1 QUESTIONS AND ANSWERS . ABOUT . NEW hampshire . WILLS, TRUSTS & probate . Prepared by: Warren F. Lake Attorney at Law Box 123. 3 Tower Hill Road Sanbornton, NH 03269. 603-286-2287. WILLS. What is a will ? A person's lifetime act in voluntarily choosing how his or her property should be disposed of after death. When did wills start to be used? The right to make a will has been known and recognized at least back to ancient Egypt. The right to make a will was recognized under Greek and Roman law. In New hampshire , the first historical basis for making a will is found in a 1641 law when New hampshire was part of the province of Massachusetts. The first New hampshire law governing wills was the The Statute of Wills enacted in 1789. Who can have a will ? Every person of the age of eighteen years and married persons under that age, of sane mind. What is the purpose of a will ?
2 To dispose of a person's property, both real and personal, and of any right or interest they may have in any property. Must a will be in writing? Yes, in New hampshire a will must be in writing. There are two very narrow exceptions for bequests of personal property only; one related to a person in their last sickness, the other for soldiers and sailors in active military service. Can a will be any writing signed by the individual alone? No. The signature of the testator must be witnessed by at least two persons. What is a valid will ? A written document made by someone who meets the legal capacity requirements, signed by the testator (or by some other person in his presence and at his express direction), and signed by two or more credible, disinterested witnesses in the testator's presence, who attest to the testator's signature. How many witnesses are required?
3 At least two disinterested witnesses are required. What is a self-proving will ? A self-proved will can be admitted to probate without having one or more witnesses testify as to its authenticity. Since 1985, most wills have been executed with self-proving affidavit attached. The affidavit must be sworn to under oath before a notary public or justice of the peace. Who can be a witness? The law requires a witness to be "credible." This means in practice any competent person. Can a witness receive a bequest under the will ? A bequest to a witness or a witness's spouse will fail to take effect unless there are more than two witnesses. The will is still valid as to other provisions. Where to store a will ? Original wills may be kept by the testator with important papers at home or in a safe deposit box. Law offices generally keep copies of wills they prepare, but will keep originals under certain circumstances.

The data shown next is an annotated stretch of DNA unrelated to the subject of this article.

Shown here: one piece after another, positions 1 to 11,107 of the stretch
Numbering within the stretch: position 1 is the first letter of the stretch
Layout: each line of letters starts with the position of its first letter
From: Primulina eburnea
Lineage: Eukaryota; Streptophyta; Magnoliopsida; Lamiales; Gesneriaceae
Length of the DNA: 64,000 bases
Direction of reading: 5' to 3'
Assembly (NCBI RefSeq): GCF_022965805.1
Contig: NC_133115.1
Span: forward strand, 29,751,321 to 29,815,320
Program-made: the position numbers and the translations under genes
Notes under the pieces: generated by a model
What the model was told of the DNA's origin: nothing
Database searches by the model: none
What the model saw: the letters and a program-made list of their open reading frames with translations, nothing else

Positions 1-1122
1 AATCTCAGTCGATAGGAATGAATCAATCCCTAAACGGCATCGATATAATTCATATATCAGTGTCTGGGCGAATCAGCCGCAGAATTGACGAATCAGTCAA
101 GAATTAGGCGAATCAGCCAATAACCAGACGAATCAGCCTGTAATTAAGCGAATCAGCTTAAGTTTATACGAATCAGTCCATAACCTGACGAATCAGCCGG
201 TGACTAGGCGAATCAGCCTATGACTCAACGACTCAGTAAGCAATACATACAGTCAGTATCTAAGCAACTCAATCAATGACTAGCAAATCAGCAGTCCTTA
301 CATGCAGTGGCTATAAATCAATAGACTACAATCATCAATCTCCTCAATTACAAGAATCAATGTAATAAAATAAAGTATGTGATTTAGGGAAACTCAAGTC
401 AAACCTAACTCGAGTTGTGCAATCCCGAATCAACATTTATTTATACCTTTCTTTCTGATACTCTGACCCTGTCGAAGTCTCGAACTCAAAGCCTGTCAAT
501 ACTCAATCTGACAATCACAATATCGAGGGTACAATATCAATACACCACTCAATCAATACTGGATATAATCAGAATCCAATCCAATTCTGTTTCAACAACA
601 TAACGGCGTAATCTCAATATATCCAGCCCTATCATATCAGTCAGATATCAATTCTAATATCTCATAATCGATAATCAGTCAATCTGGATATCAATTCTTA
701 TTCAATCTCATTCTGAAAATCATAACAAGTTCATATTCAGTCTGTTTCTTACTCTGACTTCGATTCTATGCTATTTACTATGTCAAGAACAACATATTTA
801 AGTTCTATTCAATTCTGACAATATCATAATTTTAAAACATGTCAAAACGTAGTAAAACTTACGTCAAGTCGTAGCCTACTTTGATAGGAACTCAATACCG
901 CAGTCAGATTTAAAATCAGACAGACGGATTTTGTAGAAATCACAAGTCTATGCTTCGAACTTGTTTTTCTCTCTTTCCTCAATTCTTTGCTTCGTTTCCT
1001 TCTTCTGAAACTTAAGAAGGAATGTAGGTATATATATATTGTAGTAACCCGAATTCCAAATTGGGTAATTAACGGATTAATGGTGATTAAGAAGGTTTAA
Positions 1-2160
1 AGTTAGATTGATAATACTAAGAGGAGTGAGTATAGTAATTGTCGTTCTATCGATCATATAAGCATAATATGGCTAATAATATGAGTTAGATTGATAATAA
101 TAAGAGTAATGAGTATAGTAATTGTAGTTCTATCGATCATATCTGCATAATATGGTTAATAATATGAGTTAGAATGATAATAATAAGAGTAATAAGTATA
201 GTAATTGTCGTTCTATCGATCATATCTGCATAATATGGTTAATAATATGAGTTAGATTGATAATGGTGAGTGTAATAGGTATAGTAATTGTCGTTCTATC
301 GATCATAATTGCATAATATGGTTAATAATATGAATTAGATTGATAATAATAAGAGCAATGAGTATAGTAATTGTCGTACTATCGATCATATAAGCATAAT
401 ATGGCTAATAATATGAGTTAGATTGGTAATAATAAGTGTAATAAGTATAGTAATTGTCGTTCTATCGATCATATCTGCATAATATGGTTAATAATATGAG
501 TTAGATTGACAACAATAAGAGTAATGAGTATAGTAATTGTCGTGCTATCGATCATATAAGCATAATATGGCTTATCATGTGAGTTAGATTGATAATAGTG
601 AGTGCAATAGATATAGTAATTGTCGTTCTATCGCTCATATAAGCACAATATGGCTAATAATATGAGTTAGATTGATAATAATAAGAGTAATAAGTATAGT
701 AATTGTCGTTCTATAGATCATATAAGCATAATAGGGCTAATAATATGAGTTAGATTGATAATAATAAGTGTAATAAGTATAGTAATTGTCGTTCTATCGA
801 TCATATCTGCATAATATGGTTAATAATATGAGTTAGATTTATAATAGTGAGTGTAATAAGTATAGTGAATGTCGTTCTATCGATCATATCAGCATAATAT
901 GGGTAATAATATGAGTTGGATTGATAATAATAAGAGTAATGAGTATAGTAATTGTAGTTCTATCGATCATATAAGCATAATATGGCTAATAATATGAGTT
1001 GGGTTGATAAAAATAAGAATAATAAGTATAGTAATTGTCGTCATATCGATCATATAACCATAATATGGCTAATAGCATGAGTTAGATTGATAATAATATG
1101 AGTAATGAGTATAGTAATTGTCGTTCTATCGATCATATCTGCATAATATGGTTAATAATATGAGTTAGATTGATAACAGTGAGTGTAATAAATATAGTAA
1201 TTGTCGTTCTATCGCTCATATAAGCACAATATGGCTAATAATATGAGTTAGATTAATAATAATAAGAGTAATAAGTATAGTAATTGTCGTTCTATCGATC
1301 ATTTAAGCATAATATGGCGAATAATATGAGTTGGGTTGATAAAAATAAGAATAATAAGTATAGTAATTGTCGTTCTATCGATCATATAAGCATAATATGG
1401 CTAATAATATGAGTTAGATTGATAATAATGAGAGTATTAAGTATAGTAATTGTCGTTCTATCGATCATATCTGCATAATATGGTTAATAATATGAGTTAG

4 What happens if a will is stored in a safe deposit box? A safe deposit box may be rented jointly, so that a surviving renter may access the box after the death of one of the renters. A renter may also appoint a deputy under a durable power of attorney to have access to the box after their death. What happens if a will is lost? Because of the danger of fraud, the courts are generally reluctant to admit a lost will to probate . There is a probate court procedure to allow a copy of a will into probate . Are wills executed in other states valid in New hampshire ? If a person executes a valid will in another state, and then moves to New hampshire , the will may be admitted to probate in New hampshire . Can spouses have one joint will ? No. In New hampshire , there is no legal authority for the use of a single joint will for spouses. Each spouse should have their own will .
5 What happens in the event of a divorce if spouses have wills leaving everything to each other? A recent New hampshire law treats the divorced spouses as if each had predeceased the other. The divorce revokes any disposition of property made by the will to the former spouse. What is a codicil? A codicil is an amendment to a will . A codicil must be executed with the same formalities as a will . What is an executor? What does the executor do? The executor is appointed by the probate court to administer the estate. This includes responsibility to manage the estate assets, to pay debts, to distribute the assets according to the will , and to file an account with the probate court. Who can be an executor? There are few limitations on who may serve as executor. A minor cannot serve as executor. The executor is nominated by the testator in the testator's will and appointed by the probate court.